"The £1 coin is to be scrapped in favour of a 12-sided replacement modelled on the old threepenny bit. George Osborne took a two-coloured prototype to Buckingham Palace last night to show to the Queen. The Chancellor will use today’s Budget to announce that the switchover will start in 2017. Ministers say urgent action is needed to combat the number of counterfeits in circulation. Designers claim the new coin will be the hardest to copy in the world. In a nod to Britain’s heritage, it is the same shape as the 12-sided threepenny or ‘thrupenny’ bit, which was in circulation from 1937 until decimalisation in 1971."
3) 'UKRAINE ON WAR FOOTING'
That's the splash headline on the front of the Times, which reports:
"The Crimea crisis is threatening to escalate out of control after a Ukrainian soldier was shot dead within hours of President Putin stoking fears of a new Cold War. Ukraine moved on to a war footing yesterday, blaming Russia for the first casualty of the conflict and authorising its troops in the peninsula to use their weapons for self-protection. Arseniy Yatsenyuk, the country's Prime Minister, told an emergency government meeting in Kiev that Ukraine's stand-off with Russia was now 'shifting from a political to a military stage'."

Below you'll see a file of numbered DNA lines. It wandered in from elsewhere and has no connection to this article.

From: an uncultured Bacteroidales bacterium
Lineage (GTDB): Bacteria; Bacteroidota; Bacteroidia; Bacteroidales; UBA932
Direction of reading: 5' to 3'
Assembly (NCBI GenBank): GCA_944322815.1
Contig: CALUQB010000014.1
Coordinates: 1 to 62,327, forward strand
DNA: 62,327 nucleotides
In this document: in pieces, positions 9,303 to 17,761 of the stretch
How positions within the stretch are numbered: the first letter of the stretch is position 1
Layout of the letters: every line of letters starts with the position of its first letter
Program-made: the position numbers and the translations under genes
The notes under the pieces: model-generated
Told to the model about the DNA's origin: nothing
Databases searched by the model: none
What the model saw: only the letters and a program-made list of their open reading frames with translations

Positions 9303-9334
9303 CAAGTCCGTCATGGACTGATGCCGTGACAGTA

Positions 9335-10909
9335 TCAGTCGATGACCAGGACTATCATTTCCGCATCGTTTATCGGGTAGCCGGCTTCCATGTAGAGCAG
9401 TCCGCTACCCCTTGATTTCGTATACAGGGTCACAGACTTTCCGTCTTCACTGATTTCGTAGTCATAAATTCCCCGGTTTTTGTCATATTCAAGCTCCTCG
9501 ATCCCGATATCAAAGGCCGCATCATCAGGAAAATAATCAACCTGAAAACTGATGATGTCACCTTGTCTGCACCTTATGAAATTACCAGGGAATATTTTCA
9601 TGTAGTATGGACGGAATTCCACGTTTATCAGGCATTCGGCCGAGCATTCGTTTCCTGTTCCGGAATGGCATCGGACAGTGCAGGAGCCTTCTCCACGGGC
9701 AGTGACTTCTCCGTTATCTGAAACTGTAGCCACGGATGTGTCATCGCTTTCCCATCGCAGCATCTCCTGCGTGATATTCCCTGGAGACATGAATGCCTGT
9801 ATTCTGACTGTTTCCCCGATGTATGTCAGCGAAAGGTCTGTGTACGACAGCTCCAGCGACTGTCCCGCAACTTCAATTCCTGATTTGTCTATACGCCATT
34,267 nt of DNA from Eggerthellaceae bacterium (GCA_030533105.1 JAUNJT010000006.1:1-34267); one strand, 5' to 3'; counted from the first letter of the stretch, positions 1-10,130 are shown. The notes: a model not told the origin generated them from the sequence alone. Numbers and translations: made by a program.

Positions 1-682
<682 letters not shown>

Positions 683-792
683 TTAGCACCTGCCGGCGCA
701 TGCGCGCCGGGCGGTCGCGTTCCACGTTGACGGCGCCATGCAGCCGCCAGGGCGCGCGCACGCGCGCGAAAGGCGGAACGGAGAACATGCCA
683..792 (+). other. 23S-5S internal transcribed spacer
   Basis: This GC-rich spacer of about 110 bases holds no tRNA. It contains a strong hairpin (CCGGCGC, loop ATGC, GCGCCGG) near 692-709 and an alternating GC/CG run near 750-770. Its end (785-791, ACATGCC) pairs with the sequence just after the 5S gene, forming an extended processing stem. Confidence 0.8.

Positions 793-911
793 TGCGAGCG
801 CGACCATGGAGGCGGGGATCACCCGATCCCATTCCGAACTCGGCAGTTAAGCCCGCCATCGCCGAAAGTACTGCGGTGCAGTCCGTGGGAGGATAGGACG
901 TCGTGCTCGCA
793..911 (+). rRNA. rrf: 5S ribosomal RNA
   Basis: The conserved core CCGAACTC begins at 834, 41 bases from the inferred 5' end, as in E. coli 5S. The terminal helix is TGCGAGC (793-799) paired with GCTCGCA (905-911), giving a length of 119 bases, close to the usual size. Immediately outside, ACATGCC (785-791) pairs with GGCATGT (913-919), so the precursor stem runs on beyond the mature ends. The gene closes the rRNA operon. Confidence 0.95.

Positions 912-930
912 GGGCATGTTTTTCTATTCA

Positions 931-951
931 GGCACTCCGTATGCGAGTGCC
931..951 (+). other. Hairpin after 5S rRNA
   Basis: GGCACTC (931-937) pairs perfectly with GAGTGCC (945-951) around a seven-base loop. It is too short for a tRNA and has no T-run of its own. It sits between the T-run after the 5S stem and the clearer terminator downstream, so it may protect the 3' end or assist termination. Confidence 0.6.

Was yesterday the moment the Third World War began? Or the Second Cold War? Or can the crisis still be resolved diplomatically?
The Guardian splashes on Vladimir Putin's "hour-long speech in the Kremlin" yesterday, announcing his decision to annex Crimea, and "shot through with angry rhetoric". The Russian president "said western politicians 'call something white today and black tomorrow' and aired a long list of foreign policy grievances going back to 2000, saying 'we were cheated again and again, with decisions being taken behind our back'."